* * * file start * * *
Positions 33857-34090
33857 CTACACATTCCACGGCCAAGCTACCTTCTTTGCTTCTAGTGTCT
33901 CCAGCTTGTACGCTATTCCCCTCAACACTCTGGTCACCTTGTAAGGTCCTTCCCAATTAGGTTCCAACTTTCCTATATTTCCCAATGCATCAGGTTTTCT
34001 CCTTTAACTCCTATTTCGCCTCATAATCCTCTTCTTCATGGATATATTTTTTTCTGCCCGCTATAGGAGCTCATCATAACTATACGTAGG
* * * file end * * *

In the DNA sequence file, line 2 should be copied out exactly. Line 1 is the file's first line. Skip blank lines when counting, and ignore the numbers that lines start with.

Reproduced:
33857 CTACACATTCCACGGCCAAGCTACCTTCTTTGCTTCTAGTGTCT